The insurgency in Aceh, located on the northern tip of Sumatra in Indonesia, has been escalating in recent weeks. The Asia Society spoke to Shadia Marhaban, an activist in the region, about the origins of the conflict.
Shadia Marhaban has been working as coordinator of the International Network at the Aceh Referendum Information Center (SIRA) since August 2000. She worked previously with the Aceh Unity Front as a human rights activist focusing on women's issues. Ms. Marhaban also volunteers for the Srikandi Foundation in distributing humanitarian aid to refugee camps and to Internally Displaced Persons (IDPs) in Aceh.
In an interview with The Asia Society, Ms. Marhaban discusses the background of Aceh's struggle for independence from Indonesia.
Can you please elaborate the nature of the colonial experience in Aceh and explain how it differed from that of the rest of Indonesia?
The British formally recognized Aceh as an independent state in 1819. While defining all of Sumatra as a Dutch sphere of influence, the 1824 Anglo-Dutch Treaty of London continued to recognize Aceh's sovereignty.
In 1871, Britain effectively reneged on its agreement with the Achenese, when it signed the Treaty of Sumatra, which gave the Dutch an entirely free hand in Aceh. Two years later, the Dutch began unrelenting efforts to to subjugate the Acehnese. Unlike the rest of what would become Indonesia, they never fully succeeded.
While guerrilla war ended in 1912, attacks continued on Dutch soldiers, and the great majority of Acehnese never accepted Dutch rule. Such was the antipathy to the Dutch, that the Japanese invasion was initially greeted with even greater support than it received elsewhere in the archipelago.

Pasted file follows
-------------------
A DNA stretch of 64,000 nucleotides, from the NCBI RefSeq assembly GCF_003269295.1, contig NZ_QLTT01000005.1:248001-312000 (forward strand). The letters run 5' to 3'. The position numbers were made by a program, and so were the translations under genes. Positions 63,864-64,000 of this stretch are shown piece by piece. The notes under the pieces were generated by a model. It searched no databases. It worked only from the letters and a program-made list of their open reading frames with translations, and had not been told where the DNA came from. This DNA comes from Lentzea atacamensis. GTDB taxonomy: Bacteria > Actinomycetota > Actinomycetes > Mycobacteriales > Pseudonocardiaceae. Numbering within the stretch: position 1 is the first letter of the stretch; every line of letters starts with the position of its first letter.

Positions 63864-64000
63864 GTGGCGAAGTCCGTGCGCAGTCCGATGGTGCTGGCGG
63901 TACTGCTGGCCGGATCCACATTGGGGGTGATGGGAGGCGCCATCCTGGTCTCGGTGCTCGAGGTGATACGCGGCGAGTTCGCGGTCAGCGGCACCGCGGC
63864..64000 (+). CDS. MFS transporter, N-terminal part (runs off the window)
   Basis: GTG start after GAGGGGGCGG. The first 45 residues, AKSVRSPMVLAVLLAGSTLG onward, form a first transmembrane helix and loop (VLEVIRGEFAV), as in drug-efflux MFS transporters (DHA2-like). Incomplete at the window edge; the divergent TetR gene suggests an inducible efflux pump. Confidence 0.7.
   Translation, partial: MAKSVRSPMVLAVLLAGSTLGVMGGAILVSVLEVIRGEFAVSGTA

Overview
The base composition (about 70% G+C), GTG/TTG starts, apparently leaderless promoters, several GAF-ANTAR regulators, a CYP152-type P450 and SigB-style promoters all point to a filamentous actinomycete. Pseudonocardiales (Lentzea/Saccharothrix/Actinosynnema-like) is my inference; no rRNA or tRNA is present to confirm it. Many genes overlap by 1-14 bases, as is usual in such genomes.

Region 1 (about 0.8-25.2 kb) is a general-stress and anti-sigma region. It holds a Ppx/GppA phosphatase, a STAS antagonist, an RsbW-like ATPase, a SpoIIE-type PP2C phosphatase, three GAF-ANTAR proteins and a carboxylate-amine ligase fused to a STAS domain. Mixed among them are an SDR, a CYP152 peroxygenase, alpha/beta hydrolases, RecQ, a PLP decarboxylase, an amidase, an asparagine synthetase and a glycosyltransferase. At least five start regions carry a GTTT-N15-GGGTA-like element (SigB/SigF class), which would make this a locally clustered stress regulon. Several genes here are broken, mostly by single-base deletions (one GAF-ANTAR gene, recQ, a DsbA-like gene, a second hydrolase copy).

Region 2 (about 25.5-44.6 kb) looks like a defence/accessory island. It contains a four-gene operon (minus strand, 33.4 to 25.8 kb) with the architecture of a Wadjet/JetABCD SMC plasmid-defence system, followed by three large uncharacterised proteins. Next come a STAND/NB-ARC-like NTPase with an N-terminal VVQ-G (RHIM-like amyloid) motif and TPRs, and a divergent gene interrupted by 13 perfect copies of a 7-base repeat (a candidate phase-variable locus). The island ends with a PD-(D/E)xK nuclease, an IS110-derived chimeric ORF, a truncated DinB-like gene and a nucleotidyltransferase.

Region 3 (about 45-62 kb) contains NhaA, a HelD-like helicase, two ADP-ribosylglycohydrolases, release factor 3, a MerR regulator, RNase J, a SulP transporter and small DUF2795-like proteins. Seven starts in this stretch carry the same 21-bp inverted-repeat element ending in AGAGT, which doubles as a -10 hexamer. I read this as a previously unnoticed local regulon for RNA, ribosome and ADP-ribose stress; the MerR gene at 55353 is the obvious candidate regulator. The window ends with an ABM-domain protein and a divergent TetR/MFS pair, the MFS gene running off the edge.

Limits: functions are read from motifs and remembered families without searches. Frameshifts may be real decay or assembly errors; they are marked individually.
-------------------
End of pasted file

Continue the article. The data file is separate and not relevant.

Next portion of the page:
When, how and under what conditions was Aceh integrated into Indonesia?
In effect, the Acehnese were re-joined by the Javanese and others in the struggle against Dutch rule after Japan's defeat. The Acehnese played a crucial role in the 1945-49 independence struggle.
Because of the difficult conditions of that moment and Sukarno's promise of far-reaching autonomy and freedom, Aceh's leaders made a strategic decision to work under the Indonesian independence umbrella. It was a decision almost all Acehnese would come to regret.
The Free Aceh Movement (GAM) was born in December 1976. Can you explain the conditions under which agitation in Aceh began? Did this movement initially have much popular support?
The Free Aceh Movement or GAM was born in December 1976, but it expressed the century-old desire for Achenese sovereignty. As an organization, GAM initially consisted of intellectuals and students.